So it is value-added. But there are two valid complaints:
1) The Tax Reform Act of 1986 forces us to have this middleman, even in cases when both the company and the contractor would rather not use the middleman.
2) The amount of money the middleman takes may be significantly more than the value they add.

#1 is a very valid point, and the law should be repealed because of it.
#2 is a matter of negotiation. The middlemen (we called them headhunters, you guys have been calling them contract houses, they call themselves consulting companies) can be squeezed if the employer and contract coordinate their negotiations, and you can reach a point where the relationship is fair. But this often doesn't happen, especially with contractors not familiar with the process.

-Matthew

Posted by: Matthew in Austin | Feb 19, 2010 12:20:58 PM

So it is value-added. But there are two valid complaints:
1) The Tax Reform Act of 1986 forces us to have this middleman, even in cases when both the company and the contractor would rather not use the middleman.
2) The amount of money the middleman takes may be significantly more than the value they add.

#1 is a very valid point, and the law should be repealed because of it.

When the company and the contractor would rather not use the middleman, they are not in fact forced to. They just have to treat the the "contractor" who works full-time at the company's offices as what he in fact is, an employee of the company. This is equally true of any other type of consultant who takes a full-time position working for a firm. What is so special about programmers that this solution does not work for them?

Posted by: Matt M. | Feb 19, 2010 12:53:12 PM

Matthew, I have worked for at least 6 different contract houses and only two of them offered a (questionable) group health insurance plan, which contractors themselves had to pay the premiums on. I've never encountered any of the value-add examples you listed except for direct deposit, so I think it's dangerous to say they all "tend to offer" this stuff. Don't count on it.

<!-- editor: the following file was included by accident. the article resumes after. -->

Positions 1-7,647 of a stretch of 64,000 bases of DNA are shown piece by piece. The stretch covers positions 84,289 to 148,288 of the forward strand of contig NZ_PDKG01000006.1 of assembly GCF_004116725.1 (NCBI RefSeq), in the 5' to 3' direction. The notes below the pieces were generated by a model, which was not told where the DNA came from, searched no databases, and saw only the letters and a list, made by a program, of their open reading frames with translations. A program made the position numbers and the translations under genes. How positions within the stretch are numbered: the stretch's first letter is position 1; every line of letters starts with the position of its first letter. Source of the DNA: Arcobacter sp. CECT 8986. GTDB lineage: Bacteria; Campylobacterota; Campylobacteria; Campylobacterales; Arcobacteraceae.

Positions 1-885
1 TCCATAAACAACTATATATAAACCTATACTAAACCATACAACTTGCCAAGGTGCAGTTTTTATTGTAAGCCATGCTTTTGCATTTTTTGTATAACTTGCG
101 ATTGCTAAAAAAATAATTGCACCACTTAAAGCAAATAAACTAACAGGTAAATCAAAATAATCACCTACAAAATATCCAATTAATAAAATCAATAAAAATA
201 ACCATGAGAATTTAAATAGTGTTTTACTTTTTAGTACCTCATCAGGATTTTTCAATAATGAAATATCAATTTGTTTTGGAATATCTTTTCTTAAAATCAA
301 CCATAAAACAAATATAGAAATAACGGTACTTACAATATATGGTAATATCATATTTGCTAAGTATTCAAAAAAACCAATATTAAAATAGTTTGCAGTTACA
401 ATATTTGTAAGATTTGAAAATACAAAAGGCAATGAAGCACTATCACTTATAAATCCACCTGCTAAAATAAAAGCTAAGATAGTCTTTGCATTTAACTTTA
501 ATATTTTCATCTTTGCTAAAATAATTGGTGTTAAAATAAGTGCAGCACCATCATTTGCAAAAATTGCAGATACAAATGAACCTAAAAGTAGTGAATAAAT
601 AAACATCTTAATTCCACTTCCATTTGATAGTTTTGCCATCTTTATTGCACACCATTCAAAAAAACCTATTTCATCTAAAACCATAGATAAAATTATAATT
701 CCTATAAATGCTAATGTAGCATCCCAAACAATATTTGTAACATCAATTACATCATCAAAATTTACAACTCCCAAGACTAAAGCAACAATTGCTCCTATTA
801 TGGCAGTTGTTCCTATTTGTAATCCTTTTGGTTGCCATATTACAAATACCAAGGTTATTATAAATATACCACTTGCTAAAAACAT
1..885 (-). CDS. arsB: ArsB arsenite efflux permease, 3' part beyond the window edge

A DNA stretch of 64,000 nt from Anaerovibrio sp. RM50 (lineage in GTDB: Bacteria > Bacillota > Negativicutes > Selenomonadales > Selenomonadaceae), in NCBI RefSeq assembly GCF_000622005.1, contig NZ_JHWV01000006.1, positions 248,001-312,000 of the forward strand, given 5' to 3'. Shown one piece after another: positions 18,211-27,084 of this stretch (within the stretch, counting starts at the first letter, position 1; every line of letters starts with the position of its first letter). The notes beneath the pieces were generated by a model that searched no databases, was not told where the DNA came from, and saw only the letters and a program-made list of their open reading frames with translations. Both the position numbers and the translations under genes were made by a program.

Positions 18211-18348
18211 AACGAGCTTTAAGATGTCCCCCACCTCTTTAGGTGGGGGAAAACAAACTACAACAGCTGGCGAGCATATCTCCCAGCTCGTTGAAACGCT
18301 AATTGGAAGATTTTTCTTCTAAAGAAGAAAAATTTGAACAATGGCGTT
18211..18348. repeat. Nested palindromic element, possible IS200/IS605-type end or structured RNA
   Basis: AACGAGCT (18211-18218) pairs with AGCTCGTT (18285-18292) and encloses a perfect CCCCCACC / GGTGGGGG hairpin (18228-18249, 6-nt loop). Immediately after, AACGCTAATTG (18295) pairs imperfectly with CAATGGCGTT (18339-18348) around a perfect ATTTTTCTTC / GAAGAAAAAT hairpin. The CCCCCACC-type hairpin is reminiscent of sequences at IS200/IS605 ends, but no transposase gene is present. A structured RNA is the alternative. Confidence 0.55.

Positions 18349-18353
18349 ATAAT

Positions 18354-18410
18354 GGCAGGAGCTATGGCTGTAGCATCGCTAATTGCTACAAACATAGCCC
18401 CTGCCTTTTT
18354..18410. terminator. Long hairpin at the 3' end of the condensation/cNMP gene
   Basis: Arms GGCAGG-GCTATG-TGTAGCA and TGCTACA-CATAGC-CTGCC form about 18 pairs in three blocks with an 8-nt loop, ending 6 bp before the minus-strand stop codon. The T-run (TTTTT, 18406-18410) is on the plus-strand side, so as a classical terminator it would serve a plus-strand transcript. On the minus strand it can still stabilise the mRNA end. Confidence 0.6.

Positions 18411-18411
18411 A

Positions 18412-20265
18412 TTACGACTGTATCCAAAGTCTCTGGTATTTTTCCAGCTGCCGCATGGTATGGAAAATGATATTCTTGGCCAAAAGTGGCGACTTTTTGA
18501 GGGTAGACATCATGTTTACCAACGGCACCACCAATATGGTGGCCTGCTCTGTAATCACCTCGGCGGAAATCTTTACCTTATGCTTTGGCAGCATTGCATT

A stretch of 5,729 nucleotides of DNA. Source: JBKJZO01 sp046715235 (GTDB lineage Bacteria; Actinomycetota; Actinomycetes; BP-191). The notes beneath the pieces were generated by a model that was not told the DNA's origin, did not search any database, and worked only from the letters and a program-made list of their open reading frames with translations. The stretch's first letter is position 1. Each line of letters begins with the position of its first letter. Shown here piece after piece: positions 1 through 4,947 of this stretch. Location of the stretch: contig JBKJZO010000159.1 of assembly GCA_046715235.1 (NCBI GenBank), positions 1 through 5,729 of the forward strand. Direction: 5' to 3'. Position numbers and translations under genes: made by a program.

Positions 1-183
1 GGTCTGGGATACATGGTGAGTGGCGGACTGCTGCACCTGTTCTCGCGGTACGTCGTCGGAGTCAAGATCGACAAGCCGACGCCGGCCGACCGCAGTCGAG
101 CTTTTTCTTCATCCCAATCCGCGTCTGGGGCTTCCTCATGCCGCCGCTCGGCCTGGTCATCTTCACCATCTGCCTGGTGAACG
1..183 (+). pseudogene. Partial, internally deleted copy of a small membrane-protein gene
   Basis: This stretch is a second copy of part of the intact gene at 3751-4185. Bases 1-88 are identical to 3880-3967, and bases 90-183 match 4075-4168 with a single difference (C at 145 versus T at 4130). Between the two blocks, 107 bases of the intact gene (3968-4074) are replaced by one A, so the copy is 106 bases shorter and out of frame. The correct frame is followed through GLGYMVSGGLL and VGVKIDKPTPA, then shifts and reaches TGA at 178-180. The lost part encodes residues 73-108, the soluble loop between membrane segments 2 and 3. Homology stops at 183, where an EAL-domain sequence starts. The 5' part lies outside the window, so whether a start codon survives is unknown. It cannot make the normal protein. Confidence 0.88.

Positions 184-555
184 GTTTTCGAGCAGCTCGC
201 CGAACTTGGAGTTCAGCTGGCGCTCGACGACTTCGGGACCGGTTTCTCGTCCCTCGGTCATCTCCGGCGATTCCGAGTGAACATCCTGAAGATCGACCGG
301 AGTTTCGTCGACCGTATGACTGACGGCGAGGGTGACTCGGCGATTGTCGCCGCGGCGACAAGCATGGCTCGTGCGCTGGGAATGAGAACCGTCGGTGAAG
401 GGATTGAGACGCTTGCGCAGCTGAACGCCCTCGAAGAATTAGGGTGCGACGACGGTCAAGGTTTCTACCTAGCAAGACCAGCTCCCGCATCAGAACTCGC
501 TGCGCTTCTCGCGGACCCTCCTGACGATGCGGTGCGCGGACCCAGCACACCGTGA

Maybe it's different in Texas, but I speak for Michigan and Utah.

Posted by: Programmer | Feb 19, 2010 1:39:56 PM

Any temp house will do that. They take a big cut of your pay right off the top.

Posted by: Doc Merlin | Feb 19, 2010 4:28:01 PM

All of the commenters here seem to miss the fact that a 1099 contractor can deduct all business expenses, which he cannot easily do as an employee.

These include all home-away-from-home, travel, computer hardware & software expenses. This can easily amount to a tax savings of $20,000 per year. Furthermore, many contractors earn so much more (some 50% more) than a captive employee that they, like me, can justify working only 6 months a year. Working short term effectively disqualifies the contractor from unemployment compensation, participation in 401Ks and other "benefits." So why should 3% for "unemployment" insurance be taken out of such a contractor's wage who works 6 months on a W-2. What I always needed was "employment" insurance that paid me if I were unlucky enough to land a 1-year contract.

Kudos to the Austin pilot. He has shown more timid souls the Sam Adams, John Brown and von Stauffenberg way to resolve problems with the oppressor. And it's no excuse that it is the Tax Code, not the IRS, who is responsible for the misery. Any Auschwitz intern was justified in killing any of his keepers. No excuse allowed by the sucker that it was Hitler, not he, who was responsible.

Goering, Goebbels, Himmler, et. al. already tried that argument and lost. Dick Cheney and Henry Kissinger will face the music if they ever venture overseas.

Posted by: jimbino | Feb 20, 2010 1:06:40 PM

By the way, I see a business opportunity arising out of our Austin hero's frustration. Why don't a bunch of disgruntled IT professionals get together and incorporate a cooperative venture that would offer conditions to their liking?

Posted by: jimbino | Feb 20, 2010 1:10:22 PM